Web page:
The Respondent did not reply to the Complainant’s contentions.
According to paragraph 4(a) of the Policy, for this Complaint to succeed in relation to the Domain Name, the Complainant must prove each of the following, namely that:
(i) the Domain Name is identical or confusingly similar to a trade mark or service mark in which the Complainant has rights; and
(ii) the Respondent has no rights or legitimate interests in respect of the Domain Name; and
(iii) the Domain Name has been registered and is being used in bad faith.
The Domain Name comprises the name “cenovus”, the word “careers” and the “.com” generic Top-Level Domain (“gTLD”) identifier.
Section 1.7 of the WIPO Overview of WIPO Panel Views on Selected UDRP Questions, Third Edition (“WIPO Overview 3.0”) explains the test for identity or confusing similarity under the first element of the Policy and includes the following passage:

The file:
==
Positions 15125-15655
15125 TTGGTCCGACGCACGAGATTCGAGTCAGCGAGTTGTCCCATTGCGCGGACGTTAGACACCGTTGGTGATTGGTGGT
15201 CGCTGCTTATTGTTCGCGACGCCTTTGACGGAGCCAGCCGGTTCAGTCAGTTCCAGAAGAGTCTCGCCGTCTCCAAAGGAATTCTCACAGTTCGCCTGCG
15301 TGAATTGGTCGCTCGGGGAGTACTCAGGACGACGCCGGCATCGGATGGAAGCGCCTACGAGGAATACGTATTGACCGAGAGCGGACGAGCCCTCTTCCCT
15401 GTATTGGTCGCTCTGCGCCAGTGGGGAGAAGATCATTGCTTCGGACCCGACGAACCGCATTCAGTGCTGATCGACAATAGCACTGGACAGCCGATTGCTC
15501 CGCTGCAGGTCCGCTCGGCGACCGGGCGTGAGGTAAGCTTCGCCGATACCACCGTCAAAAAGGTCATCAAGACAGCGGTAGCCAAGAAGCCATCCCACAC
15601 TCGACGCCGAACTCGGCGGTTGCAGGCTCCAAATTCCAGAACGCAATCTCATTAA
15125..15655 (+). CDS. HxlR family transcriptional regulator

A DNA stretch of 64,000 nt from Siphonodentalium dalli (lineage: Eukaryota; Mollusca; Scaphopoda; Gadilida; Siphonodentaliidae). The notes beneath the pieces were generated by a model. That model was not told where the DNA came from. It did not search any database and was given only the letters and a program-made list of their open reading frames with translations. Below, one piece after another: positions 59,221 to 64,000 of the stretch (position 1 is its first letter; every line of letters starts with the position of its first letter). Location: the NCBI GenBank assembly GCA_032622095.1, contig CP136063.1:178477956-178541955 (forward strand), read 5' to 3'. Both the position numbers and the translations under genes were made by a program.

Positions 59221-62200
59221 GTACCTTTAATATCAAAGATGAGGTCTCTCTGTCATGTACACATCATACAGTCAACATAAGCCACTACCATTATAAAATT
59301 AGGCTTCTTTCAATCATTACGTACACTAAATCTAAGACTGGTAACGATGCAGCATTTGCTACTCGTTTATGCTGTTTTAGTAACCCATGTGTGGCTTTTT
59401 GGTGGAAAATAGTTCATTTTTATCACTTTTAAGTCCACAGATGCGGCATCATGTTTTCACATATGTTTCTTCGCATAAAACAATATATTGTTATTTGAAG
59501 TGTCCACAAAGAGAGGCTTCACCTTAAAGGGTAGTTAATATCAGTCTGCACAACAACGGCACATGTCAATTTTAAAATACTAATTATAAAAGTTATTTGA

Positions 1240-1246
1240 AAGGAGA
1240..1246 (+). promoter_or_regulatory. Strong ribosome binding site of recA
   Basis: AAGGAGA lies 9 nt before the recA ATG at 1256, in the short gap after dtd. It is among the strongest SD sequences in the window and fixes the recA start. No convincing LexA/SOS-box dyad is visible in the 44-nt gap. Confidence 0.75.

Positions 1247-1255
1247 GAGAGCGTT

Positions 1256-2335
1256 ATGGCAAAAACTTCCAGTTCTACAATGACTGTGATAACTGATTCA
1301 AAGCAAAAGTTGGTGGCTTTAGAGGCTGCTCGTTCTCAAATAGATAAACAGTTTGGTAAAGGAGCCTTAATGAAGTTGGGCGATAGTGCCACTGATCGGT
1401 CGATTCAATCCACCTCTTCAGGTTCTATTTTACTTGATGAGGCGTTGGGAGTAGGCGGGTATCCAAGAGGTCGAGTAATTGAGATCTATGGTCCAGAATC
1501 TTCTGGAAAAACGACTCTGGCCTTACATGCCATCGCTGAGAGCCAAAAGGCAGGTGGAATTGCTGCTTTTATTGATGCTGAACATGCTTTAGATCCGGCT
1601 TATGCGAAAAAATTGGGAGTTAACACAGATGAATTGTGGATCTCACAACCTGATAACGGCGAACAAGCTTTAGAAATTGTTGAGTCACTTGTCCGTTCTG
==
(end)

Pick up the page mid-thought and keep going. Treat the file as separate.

“While each case is judged on its own merits, in cases where a domain name incorporates the entirety of a trademark, or where at least a dominant feature of the relevant mark is recognizable in the domain name, the domain name will normally be considered confusingly similar to that mark for purposes of UDRP standing.”
The Complainant’s CENOVUS trade mark is readily recognizable in its entirety in the Domain Name. The Panel finds that the Domain Name is confusingly similar to a trade mark in which the Complainant has rights.